5 Nov 2010

Guarantor cannot appear before arbitration of guarantee and lender: Supreme Court

In a recent decision the Supreme Court has declared that even though the guarantor  (or surety) may have an interest in the resolution of the dispute, it cannot appear before the arbitrator between the guarantee and third party. The Court in S.N. Prasad v. Monnet Finance Ltd. & Ors. [later reported as AIR 2011 SC 442] was dealing with the question as to"whether guarantor for a loan, who is not a party to the loan agreement containing the arbitration agreement executed between the lender and borrower, can be made a party to a reference to arbitration in regard to a dispute relating to repayment of such loan and subjected to the arbitration award". The Court answered in the

The Court declared the law inter alia as under;
16. The first respondent contended that the appellant having agreed to be a guarantor for the repayment of the loan, can not avoid arbitration by contending that he was not a signatory to the loan agreement containing the arbitration clause. It was submitted that the liability of the principal debtor and guarantors was joint and several and therefore there could be only one proceeding against all of them; and that if the contention of the appellant was accepted, it would necessitate two proceedings in regard to the same loan transaction and same cause of action, that is an arbitration proceedings against the borrower and one of its guarantors (respondents 2 and 3) and a separate suit against the other guarantor (appellant). It was further submitted that multiple proceedings may lead to divergent findings and results, leading to an anomalous situation. It was also submitted that the letter dated 27.10.1995 guaranteeing the loan of Rs.75 lakhs was written by the appellant, as a Director of the borrower company; and that as the appellant had already given a guarantee letter dated 27.10.1995, he was not required to execute the tripartite loan agreements containing the arbitration clause; that the appellant was aware of the terms of the loan and was further aware that loan agreements with arbitration clause had to be executed; and that therefore it should be deemed that the appellant had agreed to abide by the terms contained in the loan agreements, including the arbitration clause. We find no merit in these contentions.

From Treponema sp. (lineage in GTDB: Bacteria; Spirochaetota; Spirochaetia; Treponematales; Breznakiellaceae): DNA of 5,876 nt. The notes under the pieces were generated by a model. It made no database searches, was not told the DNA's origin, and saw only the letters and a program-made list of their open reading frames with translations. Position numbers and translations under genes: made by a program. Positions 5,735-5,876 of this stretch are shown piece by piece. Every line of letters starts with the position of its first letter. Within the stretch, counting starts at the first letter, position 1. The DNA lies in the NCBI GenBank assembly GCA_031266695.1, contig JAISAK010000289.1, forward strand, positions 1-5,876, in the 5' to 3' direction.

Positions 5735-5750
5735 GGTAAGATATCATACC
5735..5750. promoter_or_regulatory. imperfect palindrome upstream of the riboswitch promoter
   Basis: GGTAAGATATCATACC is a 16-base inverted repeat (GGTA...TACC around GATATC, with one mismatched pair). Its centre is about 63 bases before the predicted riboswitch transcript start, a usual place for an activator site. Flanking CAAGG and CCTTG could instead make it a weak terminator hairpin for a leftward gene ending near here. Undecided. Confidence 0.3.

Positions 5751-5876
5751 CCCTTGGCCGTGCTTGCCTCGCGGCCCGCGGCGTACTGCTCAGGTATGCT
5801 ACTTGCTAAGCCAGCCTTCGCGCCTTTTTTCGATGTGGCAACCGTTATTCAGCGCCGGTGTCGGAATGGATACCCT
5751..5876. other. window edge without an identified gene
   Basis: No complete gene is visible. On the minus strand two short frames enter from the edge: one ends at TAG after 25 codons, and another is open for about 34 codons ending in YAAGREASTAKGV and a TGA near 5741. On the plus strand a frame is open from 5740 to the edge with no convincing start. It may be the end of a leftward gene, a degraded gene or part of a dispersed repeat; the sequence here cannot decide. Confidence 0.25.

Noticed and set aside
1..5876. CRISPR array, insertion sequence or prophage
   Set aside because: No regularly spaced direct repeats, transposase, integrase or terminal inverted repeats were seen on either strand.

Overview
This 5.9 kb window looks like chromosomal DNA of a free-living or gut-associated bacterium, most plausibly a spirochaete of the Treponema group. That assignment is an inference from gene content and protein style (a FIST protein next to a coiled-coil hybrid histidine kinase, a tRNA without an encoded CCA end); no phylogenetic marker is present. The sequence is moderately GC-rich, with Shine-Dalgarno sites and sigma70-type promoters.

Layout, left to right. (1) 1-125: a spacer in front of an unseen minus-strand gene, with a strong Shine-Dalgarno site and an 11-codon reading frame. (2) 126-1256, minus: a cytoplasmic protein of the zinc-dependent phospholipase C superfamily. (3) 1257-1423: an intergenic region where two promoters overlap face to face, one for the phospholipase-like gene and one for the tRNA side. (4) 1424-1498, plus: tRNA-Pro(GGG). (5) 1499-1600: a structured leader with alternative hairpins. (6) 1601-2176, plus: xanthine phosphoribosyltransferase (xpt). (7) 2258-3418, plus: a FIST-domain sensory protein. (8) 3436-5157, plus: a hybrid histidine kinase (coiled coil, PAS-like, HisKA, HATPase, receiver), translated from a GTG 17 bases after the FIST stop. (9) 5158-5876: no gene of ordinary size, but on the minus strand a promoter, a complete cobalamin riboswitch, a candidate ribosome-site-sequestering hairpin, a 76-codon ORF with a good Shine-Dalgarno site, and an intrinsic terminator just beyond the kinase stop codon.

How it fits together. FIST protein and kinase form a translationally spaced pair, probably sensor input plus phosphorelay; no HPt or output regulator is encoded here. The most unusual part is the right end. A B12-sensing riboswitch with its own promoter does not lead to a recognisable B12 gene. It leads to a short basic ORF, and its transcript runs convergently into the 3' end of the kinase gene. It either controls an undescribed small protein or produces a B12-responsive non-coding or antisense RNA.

17. When the appellant gave the guarantee letter dated 27.10.1995, he could not be imputed with the knowledge that the loan agreements which were to be executed in future (on 28.10.1995 and 6.11.1995) would contain an arbitration clause. Further, the appellant did not state in his letter dated 27.10.1995 that he would be bound by the terms of loan agreement/s that may be executed by the borrower. Therefore the question of appellant impliedly agreeing to the arbitration clause does not arise.
18. The apprehension of the first respondent that an anomalous situation may arise if there are two proceedings (one arbitration proceedings against the borrower and one guarantor and a suit against another guarantor), is not a relevant consideration as any such anomalous situation, if it arises, would be the own-making of the first respondent, as that is the consequence of its failure to require the appellant to join in the execution of the loan agreements. Having made only one of the guarantors to execute the loan agreements and having failed to get the appellant to execute the loan agreements, the first respondent cannot contend that the appellant who did not sign the loan agreements containing the arbitration clause should also be deemed to be a party to the arbitration and be bound by the awards. The issue is not one of convenience and expediency. The issue is whether there was an arbitration agreement with the appellant.
19. As there was no arbitration agreement between the parties (the first respondent and appellant), the impleading of appellant as a respondent in the arbitration proceedings and the award against the appellant in such arbitration cannot be sustained. As a consequence, both the arbitration awards, as against the appellant are liable to be set aside. If the first respondent wants to enforce the alleged guarantee of the appellant, it is open to the first respondent to do so in accordance with law.

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